AG: It's pretty much on par with reality. Everyone was written to not sound scripted and sound natural, which is the goal of any script; to make the audience forget that it's a screenplay. But even still, I've read reviews where they say that the improv was so good and it's like – wait a minute, no, I did that! But that's what I wanted, for everyone to act like themselves. It's funny though, when I read reviews where they're like, "Green's a total asshole!" but the character version of myself had to be skeptical and sort of make fun of Dekker at the start, it would represent the audience because not everyone would just dive into that scenario.
RC: You have a very identifiable tone to your work, there's a certain playfulness that makes your films very palatable and fun to watch and gives a strong sense of who you are as a storyteller – tell me about your early memories with expressing yourself visually.
AG: I'm going to lose all my horror credibility, but when I was a kid I used to play with stuffed animals. I mean, I totally had my Star Wars toys too, I wasn't a total loser. But there was something about the stuffed animals that made them more like puppets; to perform and do voices and stuff. When I was about sixteen I got my hands on a VHS camera that I was able to borrow and shoot movies with. I made a ten part series called "Stone Cold Crazy", and it was a hand that was chasing people and the people would be scared, but when the hand would get you, the body would disappear and their clothes would just be in a pile on the ground. I'd show it to my friends and people would laugh, and you get addicted to that laugh. I like to entertain, I don't like to punish the audience. Some horror fans love that and it's just like… go fucking jerk off to autopsy videos. I mean… I'm not saying there's not room for that stuff, but typically I like to be entertained. I want people to have fun. Hatchet was sort of my arrival and answer to what was happening in horror, because if you remember around then it was the dawn of torture porn. There's a mean spiritedness to that, and I didn't get into the genre for that, it's not fun for me. Think about it, we live in an era where there's a movie where people get their lips sewn to other peoples' assholes. Human Centipede, man, that movie happened! Even though I do like that movie, I can't tell if it's just because I love Tom Sixx so much; he's like our John Waters. But those torture porn movies, they're mean spirited and they've got no style, they just want to push buttons. I've passed on projects that have that tone to them, I remember one, the villain kills a dog within the first ten pages, I said that if I were to do it we'd have to take that out. I don't like animal violence unless necessary to the plot, there's ten thousand other ways to establish that the character is a villain without killing a dog. That's why I usually write what I direct.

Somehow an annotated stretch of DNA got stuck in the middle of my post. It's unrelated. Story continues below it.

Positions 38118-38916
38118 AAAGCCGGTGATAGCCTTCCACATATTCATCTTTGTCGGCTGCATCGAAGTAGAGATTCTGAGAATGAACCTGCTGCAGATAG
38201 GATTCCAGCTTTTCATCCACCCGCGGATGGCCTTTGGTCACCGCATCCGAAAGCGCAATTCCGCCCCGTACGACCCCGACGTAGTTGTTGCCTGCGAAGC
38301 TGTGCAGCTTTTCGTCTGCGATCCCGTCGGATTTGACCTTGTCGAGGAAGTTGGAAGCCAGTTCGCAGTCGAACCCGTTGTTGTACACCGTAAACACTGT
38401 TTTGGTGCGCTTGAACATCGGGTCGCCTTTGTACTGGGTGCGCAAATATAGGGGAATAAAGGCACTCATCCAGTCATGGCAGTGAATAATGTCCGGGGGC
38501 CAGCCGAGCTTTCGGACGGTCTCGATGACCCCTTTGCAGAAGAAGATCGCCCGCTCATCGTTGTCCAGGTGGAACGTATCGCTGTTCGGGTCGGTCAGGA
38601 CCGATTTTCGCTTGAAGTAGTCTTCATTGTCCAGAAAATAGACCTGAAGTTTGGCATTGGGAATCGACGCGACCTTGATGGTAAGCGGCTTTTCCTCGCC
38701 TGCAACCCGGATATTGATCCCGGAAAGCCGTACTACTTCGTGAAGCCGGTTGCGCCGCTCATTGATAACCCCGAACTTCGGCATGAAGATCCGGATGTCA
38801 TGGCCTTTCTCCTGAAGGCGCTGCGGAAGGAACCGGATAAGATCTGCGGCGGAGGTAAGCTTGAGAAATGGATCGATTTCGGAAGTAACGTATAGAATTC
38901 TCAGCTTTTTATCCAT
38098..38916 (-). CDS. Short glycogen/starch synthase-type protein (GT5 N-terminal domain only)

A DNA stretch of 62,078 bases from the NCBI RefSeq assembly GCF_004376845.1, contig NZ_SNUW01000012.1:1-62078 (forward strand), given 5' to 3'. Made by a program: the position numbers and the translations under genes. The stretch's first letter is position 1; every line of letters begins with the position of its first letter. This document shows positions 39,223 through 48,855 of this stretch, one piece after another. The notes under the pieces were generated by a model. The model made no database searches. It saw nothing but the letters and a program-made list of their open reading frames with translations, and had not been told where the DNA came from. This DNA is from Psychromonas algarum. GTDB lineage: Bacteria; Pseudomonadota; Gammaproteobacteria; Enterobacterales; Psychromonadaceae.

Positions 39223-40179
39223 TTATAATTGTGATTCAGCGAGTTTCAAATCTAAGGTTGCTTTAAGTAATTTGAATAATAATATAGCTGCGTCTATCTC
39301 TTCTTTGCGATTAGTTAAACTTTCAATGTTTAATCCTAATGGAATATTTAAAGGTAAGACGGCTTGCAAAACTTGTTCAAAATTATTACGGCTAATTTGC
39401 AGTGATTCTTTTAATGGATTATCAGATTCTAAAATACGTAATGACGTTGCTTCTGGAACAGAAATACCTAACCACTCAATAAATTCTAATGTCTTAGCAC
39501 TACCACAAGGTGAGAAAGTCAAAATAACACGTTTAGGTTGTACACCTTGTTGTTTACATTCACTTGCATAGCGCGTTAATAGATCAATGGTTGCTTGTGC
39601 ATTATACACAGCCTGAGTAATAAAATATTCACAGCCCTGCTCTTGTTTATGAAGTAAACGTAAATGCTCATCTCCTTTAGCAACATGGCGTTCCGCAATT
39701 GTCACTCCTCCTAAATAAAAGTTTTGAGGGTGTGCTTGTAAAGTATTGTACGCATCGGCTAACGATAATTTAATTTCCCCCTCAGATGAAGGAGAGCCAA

RC: What would you do if you discovered the Marrow?
AG: I would probably do what I do in the movie to be honest. People keep asking me that if the creatures get to the point where they know where I sleep, would I stop, and no, I don't think I would be able to. In my mind they just don't understand me yet and that I'm their friend. I would want to know about them and let them know me. It's like my dog, she grew up with cats and she thinks she's a cat, so when she's actually around cats and they start hissing at her she's like, "it's me!" I would probably do that with monsters. Same thing with aliens – forget the military, you need me to come in there and be like, "Guys, it's cool!" If we do sequels to Digging up the Marrow, I'm really excited to expand on the huge universe and get into the things that we purposely left unexplained in this first film. It's hard to say now because this one does stand alone, but I'd be really excited to go further into this idea.
HorrorTalk would like to thank Adam Green for taking the time to sit down with us!